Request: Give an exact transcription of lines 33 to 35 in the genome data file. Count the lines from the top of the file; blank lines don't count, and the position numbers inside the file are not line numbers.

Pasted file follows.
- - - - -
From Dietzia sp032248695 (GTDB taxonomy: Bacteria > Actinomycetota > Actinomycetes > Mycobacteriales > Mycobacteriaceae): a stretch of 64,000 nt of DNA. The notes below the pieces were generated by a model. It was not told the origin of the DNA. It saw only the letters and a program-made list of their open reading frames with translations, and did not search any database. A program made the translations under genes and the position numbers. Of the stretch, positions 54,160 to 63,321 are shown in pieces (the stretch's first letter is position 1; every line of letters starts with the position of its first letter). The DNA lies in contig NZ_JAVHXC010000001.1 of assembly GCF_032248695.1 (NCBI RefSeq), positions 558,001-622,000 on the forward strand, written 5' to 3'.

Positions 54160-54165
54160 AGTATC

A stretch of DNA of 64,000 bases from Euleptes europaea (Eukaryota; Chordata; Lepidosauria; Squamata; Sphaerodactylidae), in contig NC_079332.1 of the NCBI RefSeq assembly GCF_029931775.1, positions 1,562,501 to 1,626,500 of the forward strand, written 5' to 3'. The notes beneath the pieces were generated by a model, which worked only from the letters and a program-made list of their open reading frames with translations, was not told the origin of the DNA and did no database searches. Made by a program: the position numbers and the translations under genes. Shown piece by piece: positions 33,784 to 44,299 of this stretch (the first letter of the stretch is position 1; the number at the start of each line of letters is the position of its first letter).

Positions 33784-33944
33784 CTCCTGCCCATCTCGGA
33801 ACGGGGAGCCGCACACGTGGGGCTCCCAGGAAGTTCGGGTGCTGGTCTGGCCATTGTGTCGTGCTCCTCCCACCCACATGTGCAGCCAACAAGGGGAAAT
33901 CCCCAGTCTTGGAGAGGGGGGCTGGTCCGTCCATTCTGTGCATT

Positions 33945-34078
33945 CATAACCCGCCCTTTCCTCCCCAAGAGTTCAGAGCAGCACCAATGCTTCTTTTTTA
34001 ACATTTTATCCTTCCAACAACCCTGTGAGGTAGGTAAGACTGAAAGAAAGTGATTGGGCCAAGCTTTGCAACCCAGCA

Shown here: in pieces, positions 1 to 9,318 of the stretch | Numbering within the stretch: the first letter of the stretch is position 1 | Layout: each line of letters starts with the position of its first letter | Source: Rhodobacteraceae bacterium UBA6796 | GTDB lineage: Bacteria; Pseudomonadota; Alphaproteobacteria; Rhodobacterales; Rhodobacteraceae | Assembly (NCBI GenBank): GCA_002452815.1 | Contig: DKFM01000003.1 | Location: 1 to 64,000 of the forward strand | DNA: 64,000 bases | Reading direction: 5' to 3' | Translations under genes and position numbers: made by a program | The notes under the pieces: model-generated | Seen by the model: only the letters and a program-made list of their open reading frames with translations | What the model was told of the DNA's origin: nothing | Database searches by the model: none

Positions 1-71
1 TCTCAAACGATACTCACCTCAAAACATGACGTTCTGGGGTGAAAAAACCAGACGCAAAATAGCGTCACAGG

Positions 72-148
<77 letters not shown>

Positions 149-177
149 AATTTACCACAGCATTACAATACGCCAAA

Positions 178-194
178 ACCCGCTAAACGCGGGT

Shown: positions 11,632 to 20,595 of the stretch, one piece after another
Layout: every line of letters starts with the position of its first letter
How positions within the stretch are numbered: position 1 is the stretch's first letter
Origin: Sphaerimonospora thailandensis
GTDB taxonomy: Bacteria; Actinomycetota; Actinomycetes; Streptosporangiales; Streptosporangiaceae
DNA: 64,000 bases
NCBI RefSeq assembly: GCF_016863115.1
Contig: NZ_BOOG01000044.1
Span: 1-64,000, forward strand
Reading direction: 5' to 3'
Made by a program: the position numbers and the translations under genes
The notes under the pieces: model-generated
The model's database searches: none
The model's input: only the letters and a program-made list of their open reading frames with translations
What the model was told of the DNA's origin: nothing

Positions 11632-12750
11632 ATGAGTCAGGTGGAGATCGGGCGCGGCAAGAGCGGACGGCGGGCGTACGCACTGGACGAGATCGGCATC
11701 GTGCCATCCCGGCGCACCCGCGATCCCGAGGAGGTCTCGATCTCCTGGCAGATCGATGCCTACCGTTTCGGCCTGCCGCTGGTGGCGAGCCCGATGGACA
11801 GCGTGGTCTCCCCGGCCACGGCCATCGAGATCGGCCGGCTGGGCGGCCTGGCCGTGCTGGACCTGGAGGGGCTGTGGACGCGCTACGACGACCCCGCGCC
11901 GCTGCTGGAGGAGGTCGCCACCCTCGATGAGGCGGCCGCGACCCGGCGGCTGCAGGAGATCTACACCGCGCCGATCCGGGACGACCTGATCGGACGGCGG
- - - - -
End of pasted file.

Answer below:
The model's database searches: none
The model's input: only the letters and a program-made list of their open reading frames with translations
What the model was told of the DNA's origin: nothing